Respect for journalists and big tech accountability: News industry's wishlist for President Joe Biden

After four years of unrelenting verbal abuse from Donald Trump, the US news media is hoping today’s inauguration of President  Joe Biden will mark the resumption of a “respectful” relationship between the White House and the press.

News industry bosses spoken to by Press Gazette also expect the Biden regime to crack down on Google and Facebook, which are blamed both for the spread of misinformation and for the financial troubles of media organisations.

The two companies – known as the “duopoly” because of their dominance over the online advertising market – are facing several legal battles in the US relating to competition, or antitrust, concerns.

There have also been growing calls in Washington for the repeal of Section 230 of the Communications Decency Act, which could make social media sites responsible and liable for posts on their platforms.

Google and Facebook are currently embroiled in a battle in Australia to stop authorities forcing them to pay news organisations to use their content. There may be a risk for the duopoly that if these rules work in Australia, similar legislation could be introduced in other countries like the US.

How will Biden take on big tech issues?

David Chavern, the chief executive and president of the News Media Alliance – a trade body that represents around 2,000 news organisations across the US – said that Biden representatives “have been pretty ambiguous so far” on their plans for tackling issues relating to Google and Facebook.

But events have already pushed the conversation well beyond ‘should we or shouldn’t we’ when it comes to addressing Big Tech,” he added.

“Our society is being torn apart by misinformation and the major tech companies stand astride huge segments of our economy. The issues can’t be ignored anymore.  

“For that reason, I expect the Biden administration to aggressively pursue antitrust actions, and address the role of the tech platforms in our information ecosystem.  

“That would include supporting systems for the proper compensation of professional journalism.”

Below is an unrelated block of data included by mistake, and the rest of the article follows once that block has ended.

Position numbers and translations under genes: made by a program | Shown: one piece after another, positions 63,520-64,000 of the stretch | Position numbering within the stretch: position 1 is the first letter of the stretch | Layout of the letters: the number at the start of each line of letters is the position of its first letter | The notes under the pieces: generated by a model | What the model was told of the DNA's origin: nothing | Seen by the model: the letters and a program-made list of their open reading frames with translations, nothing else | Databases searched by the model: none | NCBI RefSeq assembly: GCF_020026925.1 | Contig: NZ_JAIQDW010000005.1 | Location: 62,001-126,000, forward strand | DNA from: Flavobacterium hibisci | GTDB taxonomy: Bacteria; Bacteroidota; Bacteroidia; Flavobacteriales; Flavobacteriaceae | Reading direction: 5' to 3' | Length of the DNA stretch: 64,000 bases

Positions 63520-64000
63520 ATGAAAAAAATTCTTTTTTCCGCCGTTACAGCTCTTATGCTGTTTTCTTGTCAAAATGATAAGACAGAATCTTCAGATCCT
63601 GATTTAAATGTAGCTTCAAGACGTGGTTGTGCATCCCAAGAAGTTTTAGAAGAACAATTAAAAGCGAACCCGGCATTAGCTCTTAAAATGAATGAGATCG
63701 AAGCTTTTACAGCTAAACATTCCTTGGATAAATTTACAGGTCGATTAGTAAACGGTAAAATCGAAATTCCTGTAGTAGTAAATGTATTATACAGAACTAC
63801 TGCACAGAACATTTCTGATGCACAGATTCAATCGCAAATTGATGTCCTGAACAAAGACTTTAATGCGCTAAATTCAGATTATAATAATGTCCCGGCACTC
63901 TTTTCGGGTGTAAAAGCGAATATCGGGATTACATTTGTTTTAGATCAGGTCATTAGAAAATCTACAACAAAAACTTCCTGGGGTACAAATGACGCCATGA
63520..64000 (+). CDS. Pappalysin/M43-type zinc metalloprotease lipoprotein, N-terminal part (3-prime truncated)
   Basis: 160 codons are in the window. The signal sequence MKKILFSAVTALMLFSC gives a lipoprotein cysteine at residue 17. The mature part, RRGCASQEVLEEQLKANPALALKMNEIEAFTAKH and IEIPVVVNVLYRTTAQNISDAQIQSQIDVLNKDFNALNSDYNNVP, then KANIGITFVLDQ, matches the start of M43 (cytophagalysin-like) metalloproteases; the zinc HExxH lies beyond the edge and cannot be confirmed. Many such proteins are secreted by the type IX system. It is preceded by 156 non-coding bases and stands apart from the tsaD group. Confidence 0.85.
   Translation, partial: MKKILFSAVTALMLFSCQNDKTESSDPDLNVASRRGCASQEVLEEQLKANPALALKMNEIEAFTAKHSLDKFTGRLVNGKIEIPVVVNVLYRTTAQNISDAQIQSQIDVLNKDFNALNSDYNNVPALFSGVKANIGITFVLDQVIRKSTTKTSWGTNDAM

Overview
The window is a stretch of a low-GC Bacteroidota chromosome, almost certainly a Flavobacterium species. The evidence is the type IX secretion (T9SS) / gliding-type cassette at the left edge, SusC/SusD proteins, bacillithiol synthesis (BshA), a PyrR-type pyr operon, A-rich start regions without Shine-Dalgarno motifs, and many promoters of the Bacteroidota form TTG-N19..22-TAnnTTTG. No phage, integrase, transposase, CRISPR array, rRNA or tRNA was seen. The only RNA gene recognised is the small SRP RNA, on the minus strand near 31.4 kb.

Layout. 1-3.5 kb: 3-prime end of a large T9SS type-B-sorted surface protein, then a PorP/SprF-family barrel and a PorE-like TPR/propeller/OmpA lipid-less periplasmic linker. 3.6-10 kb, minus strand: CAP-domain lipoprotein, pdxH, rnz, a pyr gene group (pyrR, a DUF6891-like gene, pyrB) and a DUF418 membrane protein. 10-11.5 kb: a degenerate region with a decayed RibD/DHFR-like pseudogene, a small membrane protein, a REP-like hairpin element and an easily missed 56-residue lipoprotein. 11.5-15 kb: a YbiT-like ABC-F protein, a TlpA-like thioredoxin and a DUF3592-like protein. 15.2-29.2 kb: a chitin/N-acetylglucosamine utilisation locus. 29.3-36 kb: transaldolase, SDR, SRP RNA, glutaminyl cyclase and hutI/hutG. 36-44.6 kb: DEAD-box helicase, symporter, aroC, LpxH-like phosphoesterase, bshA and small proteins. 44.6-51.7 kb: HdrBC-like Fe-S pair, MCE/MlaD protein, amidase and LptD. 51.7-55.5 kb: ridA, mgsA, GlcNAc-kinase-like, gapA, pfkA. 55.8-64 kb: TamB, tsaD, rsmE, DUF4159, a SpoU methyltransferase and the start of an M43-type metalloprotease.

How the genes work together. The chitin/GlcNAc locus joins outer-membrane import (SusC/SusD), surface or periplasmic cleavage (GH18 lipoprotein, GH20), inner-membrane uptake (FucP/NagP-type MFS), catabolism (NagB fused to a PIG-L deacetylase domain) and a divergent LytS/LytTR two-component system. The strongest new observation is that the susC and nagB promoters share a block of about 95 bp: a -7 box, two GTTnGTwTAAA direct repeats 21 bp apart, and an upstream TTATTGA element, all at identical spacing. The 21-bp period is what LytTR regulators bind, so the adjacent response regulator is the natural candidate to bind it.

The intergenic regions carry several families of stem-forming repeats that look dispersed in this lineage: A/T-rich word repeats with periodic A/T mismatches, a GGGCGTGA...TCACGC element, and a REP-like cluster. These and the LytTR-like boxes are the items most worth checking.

Jason Kint, the chief executive of Digital Content Next – a trade body representing online news publishers – told Press Gazette: “There is no more important work on the agenda of the government relevant to our industry than the bipartisan antitrust lawsuits filed last month against Google and Facebook.

“All other policy discussions, whether consumer privacy or liability under [Section 230], are downstream from two companies sucking the oxygen out of the future of digital content.”

An end to ‘dangerous anti-press rhetoric’

The other main, and more immediate, change the news media can expect from President Biden is a change of tone in White House media relations.

“Democracy thrives on a free and plural press at tension with government but it also requires a mutual respect for our institutions,” said Kint.

“We’re looking forward to all parts of the American government reasserting this critical role and working over time to once again be an example for the world.”

Chavern said: “I think that, first and foremost, the biggest change will be an administration that will be much more respectful of the constitutional role of the press.  

“The dangerous anti-press rhetoric will go away and we will return to more regular order in terms of briefings and press availabilities.  

“But I wouldn’t mistake respect for friendliness. The natural role of the press is to challenge those in power, and reporters are certainly going to be aggressively challenging the Biden administration.”

Picture credit: Shutterstock/ Ron Adar

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